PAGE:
Recently I performed for a volunteer appreciation night for more than 200 church volunteers at a fellowship in Rochester, NY, not far from where I grew up, and make my home today.
They were a wonderful audience—perfect for a comedian. I closed with a personal story, to illustrate that what we do matters, regardless of how small we think our role might be. This was my first time at this church to perform inspirational comedy, but it wasn’t my first time there.
As a 16-year-old kid, I drove all the way into the city to sit in this church’s parking lot, waiting with anticipation for a Christian rock festival they were hosting—all day with several bands. I brought a lawn chair and a friend, and we got there early. Very early.
Ready to Rock
As we sat in the near empty parking lot, my friend wondered why I had been in such a rush to get there. Didn’t he understand? As a teenage kid with a love for Jesus and rock music, I knew this was going to be epic—the greatest event ever. I was convinced more than a thousand people would be there and we—me and my friend—had to arrive early enough to claim a prime spot for an event which would make Christian rock history.
About 17 people showed up.
I didn’t care. It was awesome. I watched every band with delight. I remember thinking how cool it would be to travel the country and stand on a stage performing and sharing the Good News of Jesus. I had no inclination at the time that I would one day do that very thing. But a dream was birthed in my heart, a quiet, small dream which grew and grew.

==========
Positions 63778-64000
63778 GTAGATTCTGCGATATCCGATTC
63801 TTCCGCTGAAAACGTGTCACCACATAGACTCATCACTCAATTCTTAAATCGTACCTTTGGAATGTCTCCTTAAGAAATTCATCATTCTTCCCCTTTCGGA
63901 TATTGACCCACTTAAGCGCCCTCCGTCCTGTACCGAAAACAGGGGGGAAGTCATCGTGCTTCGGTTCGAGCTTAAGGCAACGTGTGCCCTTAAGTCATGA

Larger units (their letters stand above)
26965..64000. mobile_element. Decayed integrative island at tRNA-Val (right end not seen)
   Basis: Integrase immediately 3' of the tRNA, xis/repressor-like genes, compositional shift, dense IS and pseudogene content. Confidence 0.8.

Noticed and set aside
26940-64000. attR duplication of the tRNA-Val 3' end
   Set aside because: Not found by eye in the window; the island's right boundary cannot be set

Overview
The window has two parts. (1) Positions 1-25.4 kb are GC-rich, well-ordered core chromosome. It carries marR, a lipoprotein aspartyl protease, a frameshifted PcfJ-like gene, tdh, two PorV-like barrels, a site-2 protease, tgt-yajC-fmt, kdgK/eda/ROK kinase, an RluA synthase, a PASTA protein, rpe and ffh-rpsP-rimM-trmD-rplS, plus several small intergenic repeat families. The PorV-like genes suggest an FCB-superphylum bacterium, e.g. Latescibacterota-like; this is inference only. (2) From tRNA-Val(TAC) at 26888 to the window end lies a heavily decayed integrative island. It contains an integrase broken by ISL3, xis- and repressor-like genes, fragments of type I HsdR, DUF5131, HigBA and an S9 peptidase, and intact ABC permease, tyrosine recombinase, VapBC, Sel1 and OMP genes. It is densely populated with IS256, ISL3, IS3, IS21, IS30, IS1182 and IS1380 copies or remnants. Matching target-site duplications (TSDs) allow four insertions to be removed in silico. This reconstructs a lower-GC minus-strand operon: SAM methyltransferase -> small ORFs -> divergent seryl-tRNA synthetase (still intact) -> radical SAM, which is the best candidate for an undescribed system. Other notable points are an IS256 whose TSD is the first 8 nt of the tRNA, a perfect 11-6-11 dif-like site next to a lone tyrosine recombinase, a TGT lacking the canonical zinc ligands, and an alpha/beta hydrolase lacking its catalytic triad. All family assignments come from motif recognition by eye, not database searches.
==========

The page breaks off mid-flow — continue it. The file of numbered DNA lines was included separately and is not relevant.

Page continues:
Years later I toured the country with my best friends, stood on many stages, performing Christian rock and sharing the hope of Jesus. And yes, sometimes for 17 people.
One Person, One Small Act
I was in that parking lot on that Saturday with a friend and a lawn chair because some volunteer hung a flier somewhere – on a light pole or at a bookstore, wherever.
That person probably had no idea that one seemingly insignificant act would create an eternal impact, not only in my life but by extension, perhaps many others.
Maybe on the big day that volunteer scoffed at the low attendance. Or wondered why they had worked so hard for so few numbers. Or, asked what it had all been for. Well, it meant something to me.
Don’t ever think your act of service is too small or insignificant. We serve a big God who uses the little things to make deep impacts. Please remember, when you are setting up chairs, tearing down tables, baking cookies, stuffing bulletins or . . . hanging fliers–You Matter.
Because, one small act of service certainly mattered . . . to me.
Dan Kulp is an inspirational comedian, actor, keynote speaker, and author of the book, Confounding the Wise: A Celebration of Life, Love, Laughter, Adoption and the Joy of Children. He can be found online at KulpOnline.Com.
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